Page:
Alberta Prosperity

— Nov 30, 2021
Printer-friendly version
The Implications of an Aging Population for Government Finances in Alberta

The Implications of an Aging Population for Government Finances in Alberta is a new study that finds health-care expenditures in the province will increase by an estimated 5.6 per cent annually (on average) over the next 20 years, and as a result of Alberta’s changing demographics, the province may not balance its budget until at least 2040/41 unless it makes changes to its spending.

— Aug 19, 2021
Printer-friendly version
Repairing Alberta's Heritage Fund for the Long Term

Repairing Alberta's Heritage Fund for the Long Term finds that the Alberta government can learn from Alaska and introduce better rules for the province’s Heritage Fund, which would include inflation-proofing the fund and paying dividends to Alberta residents.

— Jul 20, 2021
Printer-friendly version
What Happens If Alberta Returns to the Flat Tax System?

What Happens If Alberta Returns to the Flat Tax System? find that the Alberta government can reinstate a 10 per cent single-rate personal income tax and restore the “Alberta Tax Advantage” while incurring only a modest loss in revenue.

— Jun 15, 2021
Printer-friendly version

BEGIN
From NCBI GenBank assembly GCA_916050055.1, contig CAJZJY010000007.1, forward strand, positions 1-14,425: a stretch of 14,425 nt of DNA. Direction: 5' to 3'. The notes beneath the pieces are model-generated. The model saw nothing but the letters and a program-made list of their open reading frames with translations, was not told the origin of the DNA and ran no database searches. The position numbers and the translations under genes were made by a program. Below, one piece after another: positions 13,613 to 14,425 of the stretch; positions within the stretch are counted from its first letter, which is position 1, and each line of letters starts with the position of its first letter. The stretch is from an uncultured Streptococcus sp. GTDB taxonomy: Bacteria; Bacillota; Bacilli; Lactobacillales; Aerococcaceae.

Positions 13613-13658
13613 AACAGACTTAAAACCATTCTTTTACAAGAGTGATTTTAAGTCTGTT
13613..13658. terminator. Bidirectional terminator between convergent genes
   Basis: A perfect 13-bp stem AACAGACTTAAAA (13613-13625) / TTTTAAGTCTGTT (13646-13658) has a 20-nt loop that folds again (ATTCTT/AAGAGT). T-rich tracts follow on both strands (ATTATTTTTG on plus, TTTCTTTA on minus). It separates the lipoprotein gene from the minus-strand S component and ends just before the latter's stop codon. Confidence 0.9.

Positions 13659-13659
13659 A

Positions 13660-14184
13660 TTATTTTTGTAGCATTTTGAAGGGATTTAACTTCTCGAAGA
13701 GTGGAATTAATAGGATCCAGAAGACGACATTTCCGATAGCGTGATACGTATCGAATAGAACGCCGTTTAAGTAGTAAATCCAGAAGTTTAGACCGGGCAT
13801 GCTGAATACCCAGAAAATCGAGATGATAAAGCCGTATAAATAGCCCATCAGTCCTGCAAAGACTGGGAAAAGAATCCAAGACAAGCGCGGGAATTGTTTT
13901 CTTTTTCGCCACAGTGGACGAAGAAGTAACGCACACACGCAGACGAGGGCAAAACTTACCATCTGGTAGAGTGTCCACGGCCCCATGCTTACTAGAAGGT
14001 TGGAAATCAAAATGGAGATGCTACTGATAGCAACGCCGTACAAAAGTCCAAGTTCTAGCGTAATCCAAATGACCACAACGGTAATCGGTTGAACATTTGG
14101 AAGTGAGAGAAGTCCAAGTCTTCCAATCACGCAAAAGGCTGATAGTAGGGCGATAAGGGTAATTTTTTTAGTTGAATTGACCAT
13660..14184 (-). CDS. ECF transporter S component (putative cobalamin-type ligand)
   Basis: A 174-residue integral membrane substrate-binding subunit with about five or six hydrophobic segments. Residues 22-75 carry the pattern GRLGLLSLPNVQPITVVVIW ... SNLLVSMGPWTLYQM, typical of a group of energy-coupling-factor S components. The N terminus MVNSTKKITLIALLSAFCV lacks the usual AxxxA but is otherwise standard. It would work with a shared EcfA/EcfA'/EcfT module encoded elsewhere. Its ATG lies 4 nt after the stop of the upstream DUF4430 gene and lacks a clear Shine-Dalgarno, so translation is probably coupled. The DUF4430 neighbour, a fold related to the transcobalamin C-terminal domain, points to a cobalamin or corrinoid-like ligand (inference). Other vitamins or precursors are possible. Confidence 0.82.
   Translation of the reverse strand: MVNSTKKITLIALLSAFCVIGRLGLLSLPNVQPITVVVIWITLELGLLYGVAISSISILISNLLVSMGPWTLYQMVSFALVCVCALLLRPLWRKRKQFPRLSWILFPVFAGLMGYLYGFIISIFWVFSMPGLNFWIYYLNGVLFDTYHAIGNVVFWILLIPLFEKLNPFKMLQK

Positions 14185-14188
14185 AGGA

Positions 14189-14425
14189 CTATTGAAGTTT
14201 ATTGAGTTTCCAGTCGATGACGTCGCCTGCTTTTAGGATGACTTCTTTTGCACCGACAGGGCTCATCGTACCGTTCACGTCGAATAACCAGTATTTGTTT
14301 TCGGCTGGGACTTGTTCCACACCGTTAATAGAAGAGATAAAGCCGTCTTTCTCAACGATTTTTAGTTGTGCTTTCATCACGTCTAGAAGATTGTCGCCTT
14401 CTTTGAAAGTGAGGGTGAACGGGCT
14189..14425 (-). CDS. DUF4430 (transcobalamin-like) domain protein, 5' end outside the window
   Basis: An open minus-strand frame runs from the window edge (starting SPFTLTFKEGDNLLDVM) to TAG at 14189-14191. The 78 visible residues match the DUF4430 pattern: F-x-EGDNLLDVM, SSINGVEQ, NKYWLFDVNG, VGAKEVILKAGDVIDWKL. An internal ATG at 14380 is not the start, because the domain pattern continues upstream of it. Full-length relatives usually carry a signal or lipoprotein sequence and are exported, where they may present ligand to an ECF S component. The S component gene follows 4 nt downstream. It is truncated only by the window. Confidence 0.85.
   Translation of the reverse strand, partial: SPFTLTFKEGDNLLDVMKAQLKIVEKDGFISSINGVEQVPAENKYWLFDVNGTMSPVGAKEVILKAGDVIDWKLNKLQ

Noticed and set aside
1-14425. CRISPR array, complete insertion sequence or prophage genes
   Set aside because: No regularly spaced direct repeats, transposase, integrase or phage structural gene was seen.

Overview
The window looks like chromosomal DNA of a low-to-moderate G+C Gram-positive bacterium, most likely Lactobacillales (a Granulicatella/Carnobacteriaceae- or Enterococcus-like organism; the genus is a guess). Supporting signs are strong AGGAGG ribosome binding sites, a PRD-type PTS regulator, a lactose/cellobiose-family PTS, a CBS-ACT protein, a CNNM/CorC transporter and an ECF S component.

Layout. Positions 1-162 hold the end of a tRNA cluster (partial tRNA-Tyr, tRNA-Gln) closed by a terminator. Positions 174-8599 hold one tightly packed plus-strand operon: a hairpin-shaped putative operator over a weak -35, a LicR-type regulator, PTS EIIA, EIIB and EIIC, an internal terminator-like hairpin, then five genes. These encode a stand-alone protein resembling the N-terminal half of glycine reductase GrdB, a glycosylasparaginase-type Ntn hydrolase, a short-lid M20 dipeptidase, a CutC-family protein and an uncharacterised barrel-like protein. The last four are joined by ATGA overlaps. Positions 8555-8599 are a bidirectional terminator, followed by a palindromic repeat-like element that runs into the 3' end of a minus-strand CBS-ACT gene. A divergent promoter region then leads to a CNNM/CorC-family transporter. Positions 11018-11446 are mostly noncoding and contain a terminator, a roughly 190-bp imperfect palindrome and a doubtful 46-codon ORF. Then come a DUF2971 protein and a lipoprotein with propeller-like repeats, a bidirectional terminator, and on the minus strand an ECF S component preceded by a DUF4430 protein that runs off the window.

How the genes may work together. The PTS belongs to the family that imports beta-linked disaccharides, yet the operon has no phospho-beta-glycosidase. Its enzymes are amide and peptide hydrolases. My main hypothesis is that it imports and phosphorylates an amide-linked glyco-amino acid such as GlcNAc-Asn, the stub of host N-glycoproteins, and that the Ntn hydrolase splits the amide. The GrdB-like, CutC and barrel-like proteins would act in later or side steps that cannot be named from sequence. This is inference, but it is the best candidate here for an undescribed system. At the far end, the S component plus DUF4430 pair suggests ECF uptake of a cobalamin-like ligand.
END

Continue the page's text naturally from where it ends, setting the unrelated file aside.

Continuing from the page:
A New (Old) Fiscal Rule for Non-Renewable Resource Revenue in Alberta

A New (Old) Fiscal Rule for Non-Renewable Resource Revenue in Alberta is a new study that examines how Alberta’s budget deficits and mounting debt are due in part to its treatment of non-renewable resource revenue in the budget. The study recommends reinstating fiscal rules that require a certain amount of resource revenues be saved in order to stabilize provincial finances.

— Feb 9, 2021
Printer-friendly version
Lessons for Fiscal Reform from the Klein Era

Lessons for Fiscal Reform from the Klein Era finds that today's Alberta government can learn some key lessons from the Klein reforms of the 1990s, which helped quickly eliminate the province's budget deficit and lay the foundation for more than a decade of surpluses.

— Dec 3, 2020
Printer-friendly version
The Great Convergence: Measuring the Fiscal Gap Between “Have” and “Have-Not” Provinces

The Great Convergence: Measuring the Fiscal Capacity Gap Between “Have” and “Have-Not” Provinces is a new study that finds the gap between the ability of Canada’s richer and poorer provinces to raise revenues is shrinking rapidly. If Alberta’s fiscal capacity gap continues to shrink relative to the rest of Canada, the province could soon become eligible for equalization transfers, which would affect transfers to other so-called “have not” provinces.

Alberta Prosperity Research Experts